Traversing through the concrete deserts of strip malls and featureless mansions is Lohan’s Tara, who strikes a sharp contrast to the Schraderian protagonist not only because of an absence of the distinctly masculine reservation characterizing this archetype, but because she is as much a subject of the commercial panopticon as she is an enforcer of it. Much of what binds Tara and Christian’s passionless relationship together is the orchestration of performances that they engage in nearly every night, whereby they invite couples (and, as in the film, lonely young men) over to their mansion- often for the sole purpose of transforming themselves into voyeuristic spectacle, not unlike American Gigolo’s titular escort Julian.
What differentiates Tara and Christian from Gere’s rendition of a God’s Lonely Man is the apparent absence of any interiority, not just in themselves but in their surroundings. Silently shuffling through Foucaldian prisons, composed of stark white walls and furnishings that wouldn’t look out of place in the Tate Modern, Tara cannot afford the luxury of the code of ethics that allows the Schraderian protagonist to live a life of asceticism, nor does she have anywhere to retreat to.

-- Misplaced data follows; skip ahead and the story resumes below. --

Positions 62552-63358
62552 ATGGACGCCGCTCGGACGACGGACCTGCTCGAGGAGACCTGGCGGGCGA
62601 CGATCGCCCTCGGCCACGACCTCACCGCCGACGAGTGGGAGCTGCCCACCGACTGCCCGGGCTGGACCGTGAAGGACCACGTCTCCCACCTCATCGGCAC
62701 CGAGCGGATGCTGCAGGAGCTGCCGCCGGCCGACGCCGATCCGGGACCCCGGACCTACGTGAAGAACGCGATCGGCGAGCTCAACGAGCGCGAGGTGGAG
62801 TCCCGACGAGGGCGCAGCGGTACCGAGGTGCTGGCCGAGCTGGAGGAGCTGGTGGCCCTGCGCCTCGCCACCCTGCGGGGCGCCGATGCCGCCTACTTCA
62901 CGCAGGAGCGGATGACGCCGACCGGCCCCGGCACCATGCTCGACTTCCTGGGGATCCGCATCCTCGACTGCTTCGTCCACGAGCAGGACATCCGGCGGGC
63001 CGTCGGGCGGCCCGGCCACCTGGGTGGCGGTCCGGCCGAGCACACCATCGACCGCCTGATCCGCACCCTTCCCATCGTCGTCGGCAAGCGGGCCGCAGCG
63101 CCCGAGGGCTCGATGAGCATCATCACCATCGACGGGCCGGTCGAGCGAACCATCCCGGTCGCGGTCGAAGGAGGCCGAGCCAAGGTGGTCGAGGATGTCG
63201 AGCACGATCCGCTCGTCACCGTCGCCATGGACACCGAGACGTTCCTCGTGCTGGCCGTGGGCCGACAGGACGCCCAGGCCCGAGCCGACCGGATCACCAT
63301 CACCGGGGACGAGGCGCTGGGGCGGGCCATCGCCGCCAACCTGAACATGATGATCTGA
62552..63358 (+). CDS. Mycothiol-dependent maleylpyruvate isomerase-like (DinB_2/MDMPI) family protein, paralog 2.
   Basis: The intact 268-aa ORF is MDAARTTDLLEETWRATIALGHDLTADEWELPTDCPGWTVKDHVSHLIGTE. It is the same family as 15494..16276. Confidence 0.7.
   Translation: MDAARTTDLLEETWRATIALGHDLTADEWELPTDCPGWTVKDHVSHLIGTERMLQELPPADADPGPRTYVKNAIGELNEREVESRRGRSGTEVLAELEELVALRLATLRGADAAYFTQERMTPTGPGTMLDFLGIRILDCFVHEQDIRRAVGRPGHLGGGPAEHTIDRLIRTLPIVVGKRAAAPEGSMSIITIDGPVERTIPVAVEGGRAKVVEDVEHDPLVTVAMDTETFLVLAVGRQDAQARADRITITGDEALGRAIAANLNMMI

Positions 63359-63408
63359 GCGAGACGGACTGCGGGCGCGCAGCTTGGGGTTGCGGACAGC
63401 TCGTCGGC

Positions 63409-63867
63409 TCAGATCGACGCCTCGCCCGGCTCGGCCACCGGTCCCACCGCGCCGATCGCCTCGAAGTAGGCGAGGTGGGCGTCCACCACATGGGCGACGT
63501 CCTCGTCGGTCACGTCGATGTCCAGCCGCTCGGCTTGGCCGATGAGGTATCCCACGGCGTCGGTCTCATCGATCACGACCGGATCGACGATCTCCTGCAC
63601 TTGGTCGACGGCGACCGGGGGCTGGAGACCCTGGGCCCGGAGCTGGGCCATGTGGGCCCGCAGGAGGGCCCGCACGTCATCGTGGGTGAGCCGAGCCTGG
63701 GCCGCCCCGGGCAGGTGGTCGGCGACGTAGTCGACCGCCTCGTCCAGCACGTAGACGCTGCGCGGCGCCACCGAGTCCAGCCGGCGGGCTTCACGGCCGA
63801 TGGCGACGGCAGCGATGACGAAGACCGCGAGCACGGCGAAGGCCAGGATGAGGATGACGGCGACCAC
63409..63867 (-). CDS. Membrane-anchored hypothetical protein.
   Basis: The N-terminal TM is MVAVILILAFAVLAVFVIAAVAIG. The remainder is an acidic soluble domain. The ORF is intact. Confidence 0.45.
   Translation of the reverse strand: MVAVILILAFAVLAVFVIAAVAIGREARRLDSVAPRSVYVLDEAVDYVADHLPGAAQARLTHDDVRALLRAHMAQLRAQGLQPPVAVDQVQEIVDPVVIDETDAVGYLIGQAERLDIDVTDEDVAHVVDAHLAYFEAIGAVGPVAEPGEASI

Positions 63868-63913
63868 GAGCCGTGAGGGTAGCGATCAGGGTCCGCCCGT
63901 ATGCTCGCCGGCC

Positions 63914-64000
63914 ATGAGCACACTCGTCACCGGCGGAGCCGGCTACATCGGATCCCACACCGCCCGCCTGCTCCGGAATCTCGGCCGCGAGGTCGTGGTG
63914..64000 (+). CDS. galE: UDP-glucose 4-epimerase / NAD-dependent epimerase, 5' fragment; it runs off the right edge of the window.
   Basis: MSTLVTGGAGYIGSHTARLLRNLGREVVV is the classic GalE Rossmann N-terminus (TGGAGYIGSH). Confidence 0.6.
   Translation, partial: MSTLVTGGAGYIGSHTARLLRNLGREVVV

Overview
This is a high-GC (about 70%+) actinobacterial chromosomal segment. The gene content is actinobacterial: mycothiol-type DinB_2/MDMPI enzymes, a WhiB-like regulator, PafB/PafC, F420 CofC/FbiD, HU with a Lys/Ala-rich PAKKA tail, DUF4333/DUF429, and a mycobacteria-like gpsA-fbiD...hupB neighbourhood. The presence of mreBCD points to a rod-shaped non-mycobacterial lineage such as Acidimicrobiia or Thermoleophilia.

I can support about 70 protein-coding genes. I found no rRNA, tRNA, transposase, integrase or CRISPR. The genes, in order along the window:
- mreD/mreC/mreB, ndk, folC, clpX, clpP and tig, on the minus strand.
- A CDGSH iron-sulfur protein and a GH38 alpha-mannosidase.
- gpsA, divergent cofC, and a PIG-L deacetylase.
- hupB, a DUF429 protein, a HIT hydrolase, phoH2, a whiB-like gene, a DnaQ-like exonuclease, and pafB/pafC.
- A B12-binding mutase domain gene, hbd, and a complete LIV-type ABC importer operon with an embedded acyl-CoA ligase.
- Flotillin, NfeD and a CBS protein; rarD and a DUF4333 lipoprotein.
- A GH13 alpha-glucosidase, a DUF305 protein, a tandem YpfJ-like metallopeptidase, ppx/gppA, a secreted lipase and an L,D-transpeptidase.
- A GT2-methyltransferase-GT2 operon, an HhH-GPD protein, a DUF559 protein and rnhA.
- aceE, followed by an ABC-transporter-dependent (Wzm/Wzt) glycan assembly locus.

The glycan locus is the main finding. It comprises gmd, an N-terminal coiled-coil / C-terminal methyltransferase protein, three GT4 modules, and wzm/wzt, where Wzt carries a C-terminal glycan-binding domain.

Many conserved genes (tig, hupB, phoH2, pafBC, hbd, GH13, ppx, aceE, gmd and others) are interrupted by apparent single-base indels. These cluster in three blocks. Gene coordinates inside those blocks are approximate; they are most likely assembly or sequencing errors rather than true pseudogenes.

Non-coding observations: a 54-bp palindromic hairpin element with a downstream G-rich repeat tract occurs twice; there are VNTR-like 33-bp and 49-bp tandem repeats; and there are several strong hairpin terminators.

She is ontologically unmoored, with Schrader’s lens constantly attempting to sequester her within spaces where, if only for a moment, she can escape the sensation of glares piercing her skin – that of suspicion from Christian, and of envy from blinded by the glint of a pearl necklace. Only when she deviates from the script imposed upon her, then, is she able to slip out of the shackles of performance.
Fundamentally altering the positions of power that The Canyons’ occupants exist within is a tryst between Tara, Christian and an unnamed couple. Basked under a whirlwind of fluorescent strobes, the flickering of green and red across the listless faces of this ritual’s participants (a motif Schrader used to similar effect in The Card Counter and Master Gardener) signal the shift of the objectified to the orchestrator, as Tara employs the instrument of seduction that renders her an object to place Christian, for once in his life, in a position of powerlessness. In a counseling session with an equally disaffected therapist, played by Gus Van Sant, Christian confesses to feeling emasculated: “It made me feel like an actor.”
Once the film’s thesis on the universality of performance is verbalized as an admission of the collapse of gendered ego, then, there seems to be no direction to go except a framework of well-worn images: the woman liberated, an unsolved murder and an all-too familiar stranger on the other side a phone. No matter how much one tries to direct their own narratives in the epoch of the image, The Canyons asserts, there’s always someone else pulling the strings, making it impossible to extricate oneself from the erosion of self enabled by late capitalism.